People don’t exactly forget when a guy tries to drive his car through a female traffic officer with a big bag of weed in his glove compartment.

Of course, judging from some of the nepotistic employees the Patriots have on the sidelines, they’re not exactly in a position to pass judgment on the latter charge. Pass and puff is more like it.

Moss is the darling of fantasy football players everywhere, who of course know nothing about what it really takes to walk off a winner on the battlefield that is the NFL. They look at his statistics when he played in a dome, or even farther back when he racked up receptions in college playing 1-AA football, and assume that he’s going to walk onto the Patriots and relive the good old days.

It says here he won’t.

NFL defenders have been onto this guy for a few years now. You punch him in the mouth a few times by hitting him at the line of scrimmage, and as my father was fond of saying, it’s like dumping a bucket of water on a lit matchstick.

There are some who would float the theory that Moss will be on his best behavior thanks to the mentoring of Troy Brown. Yes, along with playing receiver, returning punts, returning kicks, filling holes in the secondary, raising his family and helping pretty much every charitable organization inside of 495, Troy Brown should also be expected to take this lunatic under his wing because they happened to go to the same school many years apart.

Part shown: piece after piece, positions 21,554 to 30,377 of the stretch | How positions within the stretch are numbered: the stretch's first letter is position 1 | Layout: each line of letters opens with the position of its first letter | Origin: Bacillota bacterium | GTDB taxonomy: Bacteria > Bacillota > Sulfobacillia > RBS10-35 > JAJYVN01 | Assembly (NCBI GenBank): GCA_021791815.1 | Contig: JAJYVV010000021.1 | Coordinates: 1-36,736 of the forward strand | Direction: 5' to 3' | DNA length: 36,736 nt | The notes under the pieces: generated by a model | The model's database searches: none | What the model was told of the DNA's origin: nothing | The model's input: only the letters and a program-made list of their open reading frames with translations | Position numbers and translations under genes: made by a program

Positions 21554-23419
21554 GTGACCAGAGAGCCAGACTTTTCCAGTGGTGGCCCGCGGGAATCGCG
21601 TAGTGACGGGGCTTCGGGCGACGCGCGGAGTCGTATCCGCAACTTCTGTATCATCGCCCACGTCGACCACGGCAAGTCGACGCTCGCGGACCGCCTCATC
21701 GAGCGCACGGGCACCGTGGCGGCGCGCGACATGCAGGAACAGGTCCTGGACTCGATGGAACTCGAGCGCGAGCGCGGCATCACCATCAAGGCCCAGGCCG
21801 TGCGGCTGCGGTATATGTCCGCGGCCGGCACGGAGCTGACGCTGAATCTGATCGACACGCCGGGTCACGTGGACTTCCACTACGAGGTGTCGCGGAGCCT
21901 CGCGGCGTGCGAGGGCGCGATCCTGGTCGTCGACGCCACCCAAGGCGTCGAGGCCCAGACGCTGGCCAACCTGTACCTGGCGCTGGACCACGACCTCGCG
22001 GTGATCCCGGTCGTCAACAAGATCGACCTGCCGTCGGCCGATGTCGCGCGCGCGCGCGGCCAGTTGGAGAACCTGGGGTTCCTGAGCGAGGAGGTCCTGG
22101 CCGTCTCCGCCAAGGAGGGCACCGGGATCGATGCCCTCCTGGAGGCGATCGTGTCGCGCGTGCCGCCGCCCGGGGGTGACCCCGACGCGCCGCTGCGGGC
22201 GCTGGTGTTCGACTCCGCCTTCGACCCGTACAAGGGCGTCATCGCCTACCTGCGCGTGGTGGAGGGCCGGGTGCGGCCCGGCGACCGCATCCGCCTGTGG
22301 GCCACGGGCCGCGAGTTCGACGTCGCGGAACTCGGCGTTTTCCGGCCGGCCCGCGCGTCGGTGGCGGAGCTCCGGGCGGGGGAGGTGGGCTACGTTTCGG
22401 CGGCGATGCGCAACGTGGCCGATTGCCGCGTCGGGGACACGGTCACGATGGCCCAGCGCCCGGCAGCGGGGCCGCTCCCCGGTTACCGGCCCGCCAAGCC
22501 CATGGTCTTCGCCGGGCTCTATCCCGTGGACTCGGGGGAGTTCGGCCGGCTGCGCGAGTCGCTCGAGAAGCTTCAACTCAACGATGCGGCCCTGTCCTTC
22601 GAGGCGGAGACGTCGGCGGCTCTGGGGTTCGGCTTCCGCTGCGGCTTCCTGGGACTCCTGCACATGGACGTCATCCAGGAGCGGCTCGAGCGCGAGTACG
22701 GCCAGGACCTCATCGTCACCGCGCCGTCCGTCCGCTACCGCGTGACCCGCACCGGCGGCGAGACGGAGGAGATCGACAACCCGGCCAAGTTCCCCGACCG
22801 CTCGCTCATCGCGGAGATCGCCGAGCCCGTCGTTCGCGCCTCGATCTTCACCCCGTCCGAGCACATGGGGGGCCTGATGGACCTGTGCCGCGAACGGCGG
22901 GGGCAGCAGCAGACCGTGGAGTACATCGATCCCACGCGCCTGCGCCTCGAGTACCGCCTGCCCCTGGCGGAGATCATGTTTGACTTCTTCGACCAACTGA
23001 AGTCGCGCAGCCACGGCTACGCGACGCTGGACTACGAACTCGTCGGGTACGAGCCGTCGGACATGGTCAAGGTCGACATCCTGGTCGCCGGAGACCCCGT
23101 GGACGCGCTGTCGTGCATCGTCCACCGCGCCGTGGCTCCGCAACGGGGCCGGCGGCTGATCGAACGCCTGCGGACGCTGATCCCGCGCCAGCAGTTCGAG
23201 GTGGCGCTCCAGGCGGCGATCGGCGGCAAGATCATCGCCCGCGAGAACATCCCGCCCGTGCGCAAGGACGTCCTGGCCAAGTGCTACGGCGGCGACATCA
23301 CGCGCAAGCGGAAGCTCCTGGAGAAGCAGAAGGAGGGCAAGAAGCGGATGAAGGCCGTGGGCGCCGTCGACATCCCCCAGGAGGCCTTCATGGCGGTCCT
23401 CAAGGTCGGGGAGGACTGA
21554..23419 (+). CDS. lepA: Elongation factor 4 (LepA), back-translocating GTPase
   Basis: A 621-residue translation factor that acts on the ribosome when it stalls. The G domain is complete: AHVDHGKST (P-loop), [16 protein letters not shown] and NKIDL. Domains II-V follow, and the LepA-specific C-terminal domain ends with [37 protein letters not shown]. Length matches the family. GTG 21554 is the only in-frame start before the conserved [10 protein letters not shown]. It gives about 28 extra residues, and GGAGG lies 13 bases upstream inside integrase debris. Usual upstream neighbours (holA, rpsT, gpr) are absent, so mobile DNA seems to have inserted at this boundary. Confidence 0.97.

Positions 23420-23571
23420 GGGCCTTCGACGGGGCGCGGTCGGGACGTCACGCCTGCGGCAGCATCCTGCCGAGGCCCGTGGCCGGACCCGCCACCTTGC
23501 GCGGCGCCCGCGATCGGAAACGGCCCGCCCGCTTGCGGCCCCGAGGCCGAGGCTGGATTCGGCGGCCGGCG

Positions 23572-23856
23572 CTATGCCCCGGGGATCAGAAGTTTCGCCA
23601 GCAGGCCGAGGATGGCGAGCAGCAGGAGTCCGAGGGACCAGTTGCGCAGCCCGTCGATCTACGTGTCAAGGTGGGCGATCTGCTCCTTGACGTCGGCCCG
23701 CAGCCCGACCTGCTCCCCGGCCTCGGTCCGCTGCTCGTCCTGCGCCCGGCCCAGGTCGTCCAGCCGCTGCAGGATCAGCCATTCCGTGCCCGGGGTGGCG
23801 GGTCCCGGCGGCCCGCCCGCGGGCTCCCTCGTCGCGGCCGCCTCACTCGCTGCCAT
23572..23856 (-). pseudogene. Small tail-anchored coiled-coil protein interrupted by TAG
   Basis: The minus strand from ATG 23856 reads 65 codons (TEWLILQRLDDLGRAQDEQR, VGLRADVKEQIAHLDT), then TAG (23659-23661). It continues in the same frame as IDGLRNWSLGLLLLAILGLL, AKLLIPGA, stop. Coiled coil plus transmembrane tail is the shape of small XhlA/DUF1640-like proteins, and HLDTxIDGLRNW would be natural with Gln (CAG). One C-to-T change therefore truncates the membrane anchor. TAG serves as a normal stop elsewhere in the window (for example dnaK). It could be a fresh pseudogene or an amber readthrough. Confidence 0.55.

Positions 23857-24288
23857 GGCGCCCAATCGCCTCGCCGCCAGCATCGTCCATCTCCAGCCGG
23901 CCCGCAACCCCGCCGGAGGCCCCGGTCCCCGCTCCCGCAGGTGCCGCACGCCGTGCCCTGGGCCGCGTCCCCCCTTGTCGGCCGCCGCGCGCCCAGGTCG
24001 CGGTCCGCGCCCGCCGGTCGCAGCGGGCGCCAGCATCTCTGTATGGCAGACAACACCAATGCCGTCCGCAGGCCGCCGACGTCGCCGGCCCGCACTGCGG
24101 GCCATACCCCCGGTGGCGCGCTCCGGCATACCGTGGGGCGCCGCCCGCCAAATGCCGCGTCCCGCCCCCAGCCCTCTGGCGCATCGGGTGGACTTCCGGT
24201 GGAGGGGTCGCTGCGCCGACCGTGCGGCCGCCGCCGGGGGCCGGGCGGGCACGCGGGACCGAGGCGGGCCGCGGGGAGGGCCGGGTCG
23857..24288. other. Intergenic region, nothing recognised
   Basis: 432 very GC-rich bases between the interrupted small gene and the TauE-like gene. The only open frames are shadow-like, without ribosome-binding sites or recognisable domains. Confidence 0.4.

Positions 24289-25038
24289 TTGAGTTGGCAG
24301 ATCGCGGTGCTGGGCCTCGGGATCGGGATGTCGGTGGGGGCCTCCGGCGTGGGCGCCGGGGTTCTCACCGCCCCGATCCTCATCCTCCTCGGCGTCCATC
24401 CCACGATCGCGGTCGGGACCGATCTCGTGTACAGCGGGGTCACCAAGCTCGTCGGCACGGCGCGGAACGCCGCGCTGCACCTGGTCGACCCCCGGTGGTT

Maybe they should propose to Troy that he also offer drug counseling to a certain adolescent member of the sideline staff who had a recent indiscretion.

If he’s as stubborn as his Dad, Troy, good luck getting him to listen.

Material from the AP Wire, Reuters, Mike Sando’s blog, the Weekly World News, the KFFL messageboard, and late night AOL chat transcripts may have been used in the compilation of this article. Followers of the BSMW message board will no doubt recognize the handiwork work of our old friend Div here. The rest of you – please, no e-mails. This has merely been a recreation of actual events.

2007 Draft Wrapup

by Scott Benson

The time has come again, mercifully, for us to put away this foolishness for another year and close the books on the Patriots’ 2007 NFL Draft. The weekend wasn’t at all what we expected it to be – and that makes it a fairly typical draft weekend after all.

The Pats made eight picks today, in most cases selecting players that were so obscure (at least in terms of the draft sites) that I wondered if they actually existed. Here’s a quick rundown of the choices, and the links lead to NFL Draft Scout profiles (what there are of them):

DT Kareem Brown, Miami
OT Clint Oldenburg, Colorado State
OLB Justin Rogers, SMU
CB Mike Richardson, Notre Dame
RB Justise Hairston, Central Connecticut
OT Corey Hilliard, Oklahoma State
ILB Oscar Lua, USC
C Mike Elgin, Iowa

Brown and Hairston I knew of, vaguely, thanks to the BSMW Game Day Rumor Inventory. The rest, it was honestly the first time I had heard their names after two-plus months of reading about the draft. That means nothing, of course, but only the most optimistic draftnik could argue that much hay was made with today’s picks. Brown may have some upside, but how many of the rest will seriously threaten for a spot? Not that we should expect any more at this stage of the draft, anyway. I like that the back, Hairston, has good size, and that Rogers can rush the passer, and there’s some o-line hopefuls, but let’s face it – at best, we’re hoping to slide one or two of them to the practice squad in September.